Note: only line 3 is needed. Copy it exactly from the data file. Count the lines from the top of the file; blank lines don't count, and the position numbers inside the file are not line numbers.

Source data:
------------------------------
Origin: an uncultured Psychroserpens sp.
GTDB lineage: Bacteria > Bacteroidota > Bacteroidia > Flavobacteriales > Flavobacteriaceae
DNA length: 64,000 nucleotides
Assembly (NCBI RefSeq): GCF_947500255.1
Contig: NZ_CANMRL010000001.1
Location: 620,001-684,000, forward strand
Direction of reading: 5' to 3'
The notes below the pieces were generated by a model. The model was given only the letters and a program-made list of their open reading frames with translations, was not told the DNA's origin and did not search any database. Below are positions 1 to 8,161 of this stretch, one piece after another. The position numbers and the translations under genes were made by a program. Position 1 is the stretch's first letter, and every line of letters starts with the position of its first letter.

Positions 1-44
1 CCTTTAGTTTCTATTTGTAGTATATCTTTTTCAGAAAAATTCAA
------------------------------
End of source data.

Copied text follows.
DNA length: 64,000 nucleotides